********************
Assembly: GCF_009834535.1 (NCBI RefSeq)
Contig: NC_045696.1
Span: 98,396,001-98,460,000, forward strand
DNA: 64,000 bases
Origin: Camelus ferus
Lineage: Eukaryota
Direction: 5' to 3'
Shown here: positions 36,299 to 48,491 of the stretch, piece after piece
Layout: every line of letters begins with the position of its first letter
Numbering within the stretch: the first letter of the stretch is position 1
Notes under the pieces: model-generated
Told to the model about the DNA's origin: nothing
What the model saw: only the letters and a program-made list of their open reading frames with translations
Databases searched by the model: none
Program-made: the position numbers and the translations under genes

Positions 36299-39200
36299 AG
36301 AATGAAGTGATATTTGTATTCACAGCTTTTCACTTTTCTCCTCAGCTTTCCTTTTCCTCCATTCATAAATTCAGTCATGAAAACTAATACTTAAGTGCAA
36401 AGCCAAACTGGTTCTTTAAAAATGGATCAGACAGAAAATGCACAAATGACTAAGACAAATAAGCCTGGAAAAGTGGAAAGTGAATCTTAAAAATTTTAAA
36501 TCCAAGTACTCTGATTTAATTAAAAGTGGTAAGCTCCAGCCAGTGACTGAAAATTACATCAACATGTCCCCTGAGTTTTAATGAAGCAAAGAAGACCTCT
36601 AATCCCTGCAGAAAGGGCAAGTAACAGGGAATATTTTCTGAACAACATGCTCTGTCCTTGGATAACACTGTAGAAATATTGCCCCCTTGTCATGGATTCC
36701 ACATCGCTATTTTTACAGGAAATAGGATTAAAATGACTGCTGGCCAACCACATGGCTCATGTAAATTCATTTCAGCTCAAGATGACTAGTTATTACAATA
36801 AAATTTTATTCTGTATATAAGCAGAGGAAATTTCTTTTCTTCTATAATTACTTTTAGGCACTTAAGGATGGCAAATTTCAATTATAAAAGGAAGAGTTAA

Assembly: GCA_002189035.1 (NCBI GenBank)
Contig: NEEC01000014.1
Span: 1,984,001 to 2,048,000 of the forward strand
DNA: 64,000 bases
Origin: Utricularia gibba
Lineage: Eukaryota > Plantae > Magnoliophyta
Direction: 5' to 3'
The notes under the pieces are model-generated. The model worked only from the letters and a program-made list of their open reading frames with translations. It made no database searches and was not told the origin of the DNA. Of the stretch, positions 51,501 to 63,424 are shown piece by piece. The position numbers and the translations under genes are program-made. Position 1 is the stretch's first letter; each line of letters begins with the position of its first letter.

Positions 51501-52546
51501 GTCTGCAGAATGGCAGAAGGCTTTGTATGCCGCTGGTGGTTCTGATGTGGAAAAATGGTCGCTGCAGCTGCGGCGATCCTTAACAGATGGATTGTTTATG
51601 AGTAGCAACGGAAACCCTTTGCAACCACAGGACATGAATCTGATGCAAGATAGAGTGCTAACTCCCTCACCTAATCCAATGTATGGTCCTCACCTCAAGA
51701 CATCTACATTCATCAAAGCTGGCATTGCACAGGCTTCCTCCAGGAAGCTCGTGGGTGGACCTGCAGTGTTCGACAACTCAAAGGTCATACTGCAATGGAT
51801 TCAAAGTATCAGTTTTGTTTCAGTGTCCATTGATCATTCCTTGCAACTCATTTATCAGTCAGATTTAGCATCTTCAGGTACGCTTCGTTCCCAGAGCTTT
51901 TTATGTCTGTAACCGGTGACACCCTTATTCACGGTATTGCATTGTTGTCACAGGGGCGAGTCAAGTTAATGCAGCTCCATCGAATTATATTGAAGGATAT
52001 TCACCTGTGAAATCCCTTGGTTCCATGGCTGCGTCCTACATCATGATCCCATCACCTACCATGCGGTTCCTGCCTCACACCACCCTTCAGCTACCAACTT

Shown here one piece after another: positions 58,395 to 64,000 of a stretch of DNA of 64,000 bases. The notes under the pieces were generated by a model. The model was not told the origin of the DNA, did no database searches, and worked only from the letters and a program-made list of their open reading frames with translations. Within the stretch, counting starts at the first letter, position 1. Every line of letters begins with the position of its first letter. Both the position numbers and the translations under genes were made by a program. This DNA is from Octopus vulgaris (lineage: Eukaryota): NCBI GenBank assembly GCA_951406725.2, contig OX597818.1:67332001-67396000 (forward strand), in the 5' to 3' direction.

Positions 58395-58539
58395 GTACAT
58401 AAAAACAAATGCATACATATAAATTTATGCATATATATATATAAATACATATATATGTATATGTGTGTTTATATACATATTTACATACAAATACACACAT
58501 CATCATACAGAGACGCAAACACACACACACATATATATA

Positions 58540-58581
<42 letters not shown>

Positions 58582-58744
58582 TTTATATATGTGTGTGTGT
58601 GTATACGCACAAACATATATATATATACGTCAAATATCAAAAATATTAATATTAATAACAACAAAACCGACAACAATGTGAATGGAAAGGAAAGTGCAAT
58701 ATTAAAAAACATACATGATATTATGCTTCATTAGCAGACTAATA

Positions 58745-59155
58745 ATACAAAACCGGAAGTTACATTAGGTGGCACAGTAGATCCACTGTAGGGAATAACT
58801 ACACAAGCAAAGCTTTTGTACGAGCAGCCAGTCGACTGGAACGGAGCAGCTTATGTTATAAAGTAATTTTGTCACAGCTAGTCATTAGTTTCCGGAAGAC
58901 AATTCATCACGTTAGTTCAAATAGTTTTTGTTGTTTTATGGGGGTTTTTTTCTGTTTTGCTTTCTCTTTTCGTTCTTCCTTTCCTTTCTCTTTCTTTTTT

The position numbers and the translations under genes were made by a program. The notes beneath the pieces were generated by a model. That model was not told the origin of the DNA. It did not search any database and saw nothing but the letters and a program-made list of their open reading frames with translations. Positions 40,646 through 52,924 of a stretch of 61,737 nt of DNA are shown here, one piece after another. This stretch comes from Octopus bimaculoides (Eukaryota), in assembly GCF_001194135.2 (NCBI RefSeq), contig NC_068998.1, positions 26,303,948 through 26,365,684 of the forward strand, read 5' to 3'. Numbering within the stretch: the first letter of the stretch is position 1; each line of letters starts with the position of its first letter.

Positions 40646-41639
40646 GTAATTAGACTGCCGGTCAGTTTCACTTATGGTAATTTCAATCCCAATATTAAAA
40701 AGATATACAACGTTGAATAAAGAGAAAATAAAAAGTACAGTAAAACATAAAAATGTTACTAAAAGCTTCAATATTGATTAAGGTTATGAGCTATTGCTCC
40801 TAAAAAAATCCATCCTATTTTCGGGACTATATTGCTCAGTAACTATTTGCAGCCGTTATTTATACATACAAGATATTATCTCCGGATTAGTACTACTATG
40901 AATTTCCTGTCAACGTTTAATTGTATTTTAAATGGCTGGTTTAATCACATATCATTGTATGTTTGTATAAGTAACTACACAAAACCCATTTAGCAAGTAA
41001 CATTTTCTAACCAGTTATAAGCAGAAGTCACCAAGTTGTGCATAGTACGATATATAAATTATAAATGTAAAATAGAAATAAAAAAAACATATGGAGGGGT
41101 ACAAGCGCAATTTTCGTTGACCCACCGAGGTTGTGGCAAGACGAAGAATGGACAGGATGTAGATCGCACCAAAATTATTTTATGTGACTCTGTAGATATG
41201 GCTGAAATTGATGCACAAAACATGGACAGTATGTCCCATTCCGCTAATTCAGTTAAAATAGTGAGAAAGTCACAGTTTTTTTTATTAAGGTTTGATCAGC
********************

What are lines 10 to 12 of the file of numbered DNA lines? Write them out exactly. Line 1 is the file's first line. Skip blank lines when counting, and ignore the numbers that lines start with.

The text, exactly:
Numbering within the stretch: the first letter of the stretch is position 1
Notes under the pieces: model-generated
Told to the model about the DNA's origin: nothing